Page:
the existence of any of the specied causes in the Labor Code. It
may be that an employer is allowed wider discretion in terminating
employment in respect of managerial personnel compared to rank-
and-le employees, and that such managerial 27employees can be
separated from the service for loss of condence. However, a mere
allegation of such ground is not sufcient.
28
As this Court has held in
Western Shipping Agency, Inc. v. NLRC:

_______________

25 LABOR CODE, Art. 280; Rules to Implement the Labor Code, Book VI, Rule I,
5(a).
26 CONSTITUTION, Art. XIII, 3; LABOR CODE, Art. 279.
27 Coca-Cola Bottlers Phils., Inc. v. National Labor Relations Commission, 172
SCRA 751 (1989); Metro Drug Corp. v. National Labor Relations Commission, 143
SCRA 132 (1986).
28 253 SCRA 405 (1996).

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International Pharmaceuticals, Inc. vs. NLRC (4th Division)

Loss of condence is a valid ground for the dismissal of managerial


employees . . . But even managerial employees enjoy security of tenure, . . .
and, . . . can only be dismissed after cause is shown in an appropriate
proceeding. The loss of condence must be substantiated by evidence. The
burden of proof is on the employer to show grounds justifying the loss of
condence.

Petitioner in this case failed to discharge this burden, as both the


Labor Arbiter and the NLRC found.
Moreover, as the labor arbiter found, petitioner failed to accord
due process to private respondent in terminating her services.
29
In the
case of Aurora Land Projects Corp. v. NLRC it was stated:

The law requires that the employer must furnish the worker sought to be
dismissed with two written notices before termination of employee can be
legally effected: (1) notice which apprises the employee of the particular
acts or omissions for which his dismissal is sought; and (2) the subsequent
notice which informs the employee of the employers decision to dismiss
him (Section 13, BP 130; Sections 2-6, Rule XIV, Book V, Rules and
Regulations Implementing the Labor Code as amended). Failure to comply
with the requirements taints the dismissal with illegality. This procedure is
mandatory; in the absence of which, any judgment reached by management
is void and inexistent. (Tingson, Jr. v. NLRC, 185 SCRA 498 [1990];
National Service Corporation v. NLRC, 168 SCRA 122 [1988]; Ruffy v.
NLRC, 182 SCRA 365 [1990]).

The memoranda dated July 12, 1986 and July 10, 1986, copies of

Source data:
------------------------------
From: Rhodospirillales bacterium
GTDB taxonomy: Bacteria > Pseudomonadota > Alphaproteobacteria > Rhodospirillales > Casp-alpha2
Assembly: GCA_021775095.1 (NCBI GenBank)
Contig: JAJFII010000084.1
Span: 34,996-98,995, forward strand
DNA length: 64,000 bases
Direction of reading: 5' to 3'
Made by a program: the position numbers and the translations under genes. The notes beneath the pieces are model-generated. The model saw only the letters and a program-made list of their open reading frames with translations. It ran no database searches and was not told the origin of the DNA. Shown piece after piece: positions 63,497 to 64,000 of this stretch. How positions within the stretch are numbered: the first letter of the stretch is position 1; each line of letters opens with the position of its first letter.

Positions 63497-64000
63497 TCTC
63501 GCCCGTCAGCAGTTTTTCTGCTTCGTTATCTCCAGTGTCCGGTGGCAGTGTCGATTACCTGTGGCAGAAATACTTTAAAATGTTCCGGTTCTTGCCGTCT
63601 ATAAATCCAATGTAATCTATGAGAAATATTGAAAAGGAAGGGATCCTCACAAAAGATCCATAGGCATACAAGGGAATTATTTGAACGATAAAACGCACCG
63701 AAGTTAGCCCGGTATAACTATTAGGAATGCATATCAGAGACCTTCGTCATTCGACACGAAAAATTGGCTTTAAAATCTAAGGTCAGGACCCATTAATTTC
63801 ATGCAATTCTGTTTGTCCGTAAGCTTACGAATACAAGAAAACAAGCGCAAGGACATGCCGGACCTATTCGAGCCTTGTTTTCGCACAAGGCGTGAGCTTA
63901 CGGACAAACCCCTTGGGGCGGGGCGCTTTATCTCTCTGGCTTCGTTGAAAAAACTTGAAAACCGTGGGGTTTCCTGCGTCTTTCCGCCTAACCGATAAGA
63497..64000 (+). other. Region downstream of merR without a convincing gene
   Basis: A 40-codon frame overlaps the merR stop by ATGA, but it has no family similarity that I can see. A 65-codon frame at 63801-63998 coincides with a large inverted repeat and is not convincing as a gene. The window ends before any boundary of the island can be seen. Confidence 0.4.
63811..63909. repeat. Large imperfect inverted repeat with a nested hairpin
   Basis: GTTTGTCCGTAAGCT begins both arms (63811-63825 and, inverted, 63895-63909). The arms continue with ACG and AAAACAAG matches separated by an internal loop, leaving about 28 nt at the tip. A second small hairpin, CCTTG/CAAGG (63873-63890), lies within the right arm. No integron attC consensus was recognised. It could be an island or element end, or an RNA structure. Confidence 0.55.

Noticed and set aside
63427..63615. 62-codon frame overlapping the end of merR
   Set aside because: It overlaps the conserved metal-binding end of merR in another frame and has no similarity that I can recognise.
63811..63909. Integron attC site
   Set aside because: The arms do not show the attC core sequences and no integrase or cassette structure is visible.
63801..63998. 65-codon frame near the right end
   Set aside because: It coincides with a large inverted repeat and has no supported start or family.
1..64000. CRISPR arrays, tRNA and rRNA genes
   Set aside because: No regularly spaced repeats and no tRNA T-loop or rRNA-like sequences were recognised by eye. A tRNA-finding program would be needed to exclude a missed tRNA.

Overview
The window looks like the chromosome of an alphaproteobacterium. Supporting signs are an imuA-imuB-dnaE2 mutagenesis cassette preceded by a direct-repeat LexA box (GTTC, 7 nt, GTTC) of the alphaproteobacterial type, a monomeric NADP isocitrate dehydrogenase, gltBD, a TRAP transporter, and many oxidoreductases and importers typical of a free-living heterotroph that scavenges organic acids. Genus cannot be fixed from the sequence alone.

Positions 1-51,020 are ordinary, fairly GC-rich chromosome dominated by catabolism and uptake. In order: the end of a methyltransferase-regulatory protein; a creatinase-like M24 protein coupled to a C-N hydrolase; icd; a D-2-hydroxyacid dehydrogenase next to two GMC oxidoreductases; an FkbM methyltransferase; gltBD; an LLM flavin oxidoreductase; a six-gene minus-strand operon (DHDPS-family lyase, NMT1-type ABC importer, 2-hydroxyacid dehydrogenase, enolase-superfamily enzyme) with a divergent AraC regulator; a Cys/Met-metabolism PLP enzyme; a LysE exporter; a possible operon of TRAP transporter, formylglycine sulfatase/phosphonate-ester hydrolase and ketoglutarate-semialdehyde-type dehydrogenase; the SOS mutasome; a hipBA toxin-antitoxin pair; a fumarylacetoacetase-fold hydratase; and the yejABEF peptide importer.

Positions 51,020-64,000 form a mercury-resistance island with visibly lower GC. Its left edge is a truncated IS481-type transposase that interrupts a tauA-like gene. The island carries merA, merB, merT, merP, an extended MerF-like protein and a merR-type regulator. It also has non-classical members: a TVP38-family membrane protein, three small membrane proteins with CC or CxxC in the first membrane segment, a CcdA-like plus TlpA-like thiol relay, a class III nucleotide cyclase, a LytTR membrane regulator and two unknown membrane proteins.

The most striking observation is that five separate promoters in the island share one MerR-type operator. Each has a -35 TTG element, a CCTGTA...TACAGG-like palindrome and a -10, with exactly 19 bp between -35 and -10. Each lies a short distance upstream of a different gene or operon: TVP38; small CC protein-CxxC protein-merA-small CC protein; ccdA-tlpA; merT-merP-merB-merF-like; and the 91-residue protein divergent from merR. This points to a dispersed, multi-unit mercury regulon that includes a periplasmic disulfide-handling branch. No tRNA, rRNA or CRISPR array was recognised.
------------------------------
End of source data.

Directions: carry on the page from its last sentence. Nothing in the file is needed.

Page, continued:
which were furnished the complainant, informing her of the
termination of her contract and the appointment of a replacement,
without apprising her of the particular acts or omissions for which
her dismissal was sought, do not sufce to satisfy the requirements
30
of notice. Nor was petitioner given the opportunity to be heard.
Consequently, her dismissal from the service was illegal.

_______________

29 266 SCRA 48 (1997).


30 Petition, Annex F, pp. 4 and 10.

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228 SUPREME COURT REPORTS ANNOTATED


International Pharmaceuticals, Inc. vs. NLRC (4th Division)

Third. Petitioner contends that the reinstatement of private


respondent is not feasible because the position which she held was
abolished on account of its decision to discontinue its herbal
medicine development project and that, in any event, because the
position is a sensitive one which needs an employee in whom the
petitioner has full faith and condence. It is also contended that
reinstatement would be untenable 31
considering the antagonism
engendered as a result of this case.
As regards the claim that the position has already been abolished
and, therefore, reinstatement is impossible, sufce it to state that the
factual ndings of the Labor Arbiter belie this. A replacement for
private respondent was appointed two (2) days prior to her
termination. If the position had been abolished, there would have
been no necessity for a replacement.
But we agree that because of antagonism generated by this case
and the private respondents own preference for separation pay,
reinstatement would no longer be feasible. It would thus be in the
best interest of the parties to order the payment of separation pay in
lieu of reinstatement. Such an amount should not be equivalent to
one-half month salary for every year of service only, as ordered by
the Labor Arbiter
32
and afrmed by the NLRC but, in accordance with
our decisions, it must be equivalent to one month salary for every
year of service.
Private respondent should be given separation pay and
backwages in accordance with the Labor Code. The backwages,
however, are to be computed only for three years from July 12,
1986, the date of her dismissal, without deduction or qualication,
considering that the dismissal was made before the effectivity on
March 21, 1989, of R.A. No. 6715, which

_______________

31 Petition, pp. 17-18.


32 Lianas Supermarket v. National Labor Relations Commission, 257 SCRA 186,
198-199 (1996).

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VOL. 287, MARCH 9, 1998 229


People vs. Reyes

provides for the payment


33
of full backwages to employees who are
illegally dismissed.
WHEREFORE, the petition is DISMISSED. The decision of the
National Labor Relations Commission is MODIFIED by ordering
petitioner to pay private respondent separation pay equivalent to one
month salary for every year of service. In all other respects, the
decision of the NLRC is AFFIRMED.
SO ORDERED.

Regalado (Chairman), Melo, Puno and Martinez, JJ.,


concur.

Petition dismissed; Revised decision modied.

Note.Existence of an employer-employee relationship is


factual in nature. (Magnolia Dairy Products Corporation vs.
National Labor Relations Commission, 252 SCRA 483 [1996])